the idea is to isolate the engine itself from the radiators & heater bypasses. when you get it right, water forced into 1 will come out of 2/3 after having fully circulated through the block and heads. FYI you will need a VERY good seal, as the engine really holds a lot of water. not even sure a common garden hose will supply enough volume/pressure to shake any sediment loose.

if you have trouble sealing off a hose into 1, i think as a (slightly less effective) alternative, you could re-install the water pump & unclamp/remove the big hose from the other side of the engine. attatch a hose to the water pump (pumping into C/D in your diagram) & pump the water out the other side of the motor. you will miss some passages this way.......
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Old 07-03-2011, 05:50 PM   #9
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Nice thread...and great pictures keep it up
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Old 07-03-2011, 06:04 PM   #10
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OK, Insite, I'm still confused...Suppose I'm a cockroach crawling around inside that chamber we're talkin about, all warm and fuzzy about my choice of hangouts---after all, I'm kind of hidden but I've got escape routes through A, B, C and/or D. Now---you said I should bolt on the thermostat housing with the t'stat included, AND also block off both C & D. With the thermostat cold (ie closed), I, the cockroach, am not going to be able to crawl out through A, and additionally C/D have also both been blocked. That leaves B as the only way out, and that's where you want me to put the hose (actually 1, but that goes only one place: down through B). Once that's done, and the water turned on, there's no escape for either me or the water---it's a locked box with no exits. What am I missing?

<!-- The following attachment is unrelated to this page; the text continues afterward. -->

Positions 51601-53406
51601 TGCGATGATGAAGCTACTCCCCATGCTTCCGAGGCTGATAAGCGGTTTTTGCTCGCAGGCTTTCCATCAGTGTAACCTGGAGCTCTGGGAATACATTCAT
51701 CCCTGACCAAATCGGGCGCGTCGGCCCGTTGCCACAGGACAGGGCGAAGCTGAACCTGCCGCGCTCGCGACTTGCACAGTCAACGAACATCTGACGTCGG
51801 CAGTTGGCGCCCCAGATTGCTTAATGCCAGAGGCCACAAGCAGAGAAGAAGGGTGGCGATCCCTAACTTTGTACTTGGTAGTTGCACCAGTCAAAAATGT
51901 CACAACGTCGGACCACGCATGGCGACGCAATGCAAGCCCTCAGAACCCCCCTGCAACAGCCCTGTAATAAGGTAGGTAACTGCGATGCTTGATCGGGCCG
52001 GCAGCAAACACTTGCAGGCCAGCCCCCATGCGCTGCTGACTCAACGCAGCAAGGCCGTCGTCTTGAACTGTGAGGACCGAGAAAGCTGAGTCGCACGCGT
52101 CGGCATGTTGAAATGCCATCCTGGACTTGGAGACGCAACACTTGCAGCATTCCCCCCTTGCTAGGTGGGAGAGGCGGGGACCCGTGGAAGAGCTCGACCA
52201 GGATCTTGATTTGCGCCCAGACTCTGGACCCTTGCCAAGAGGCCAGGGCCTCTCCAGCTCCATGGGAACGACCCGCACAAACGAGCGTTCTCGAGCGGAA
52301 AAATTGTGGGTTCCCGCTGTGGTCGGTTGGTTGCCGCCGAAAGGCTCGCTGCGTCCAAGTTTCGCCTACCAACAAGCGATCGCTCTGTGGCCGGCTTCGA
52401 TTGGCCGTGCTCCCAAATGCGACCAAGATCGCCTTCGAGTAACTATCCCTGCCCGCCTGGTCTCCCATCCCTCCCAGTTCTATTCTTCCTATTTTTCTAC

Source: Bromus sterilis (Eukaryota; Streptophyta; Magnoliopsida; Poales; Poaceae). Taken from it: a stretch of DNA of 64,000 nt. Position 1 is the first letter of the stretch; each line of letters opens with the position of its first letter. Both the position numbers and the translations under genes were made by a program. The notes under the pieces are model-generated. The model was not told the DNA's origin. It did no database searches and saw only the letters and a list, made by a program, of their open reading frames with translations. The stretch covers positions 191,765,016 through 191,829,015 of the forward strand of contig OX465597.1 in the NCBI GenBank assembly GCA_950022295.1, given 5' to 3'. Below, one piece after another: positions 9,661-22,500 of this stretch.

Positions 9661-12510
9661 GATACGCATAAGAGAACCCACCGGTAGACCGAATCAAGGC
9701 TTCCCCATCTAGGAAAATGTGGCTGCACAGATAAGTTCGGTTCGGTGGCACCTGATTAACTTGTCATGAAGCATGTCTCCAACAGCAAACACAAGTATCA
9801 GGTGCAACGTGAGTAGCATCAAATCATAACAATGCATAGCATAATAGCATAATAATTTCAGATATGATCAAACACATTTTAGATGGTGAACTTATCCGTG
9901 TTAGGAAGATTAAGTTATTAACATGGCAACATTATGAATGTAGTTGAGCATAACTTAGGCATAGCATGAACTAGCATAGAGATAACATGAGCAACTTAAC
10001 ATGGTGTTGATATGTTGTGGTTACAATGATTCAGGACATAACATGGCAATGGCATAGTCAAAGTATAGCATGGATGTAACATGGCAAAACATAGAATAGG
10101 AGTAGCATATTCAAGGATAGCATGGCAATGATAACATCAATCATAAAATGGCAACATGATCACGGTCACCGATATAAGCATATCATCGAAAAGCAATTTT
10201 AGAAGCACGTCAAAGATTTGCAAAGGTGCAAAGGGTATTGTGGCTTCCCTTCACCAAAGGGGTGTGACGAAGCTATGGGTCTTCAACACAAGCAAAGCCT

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Old 07-04-2011, 07:53 AM   #11
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frodo -

you can't see it in your photos, but there is an 'E'.......

hang on; i'll go take a photo of one.
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Old 07-04-2011, 08:00 AM   #12
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re-reading your post, you had it labeled as D.

basically, when the thermostat is closed, water gets sucked from C & D into the wather pump inlet (1). it is then forced through 2/3 into the heads, then the block, then back through D. you want to reverse this by flowing water into D.
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Old 07-04-2011, 08:22 AM   #13
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You da man, Kev.

How'd you get that photo???
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Old 07-04-2011, 08:45 AM   #14
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Old 07-04-2011, 10:45 AM   #15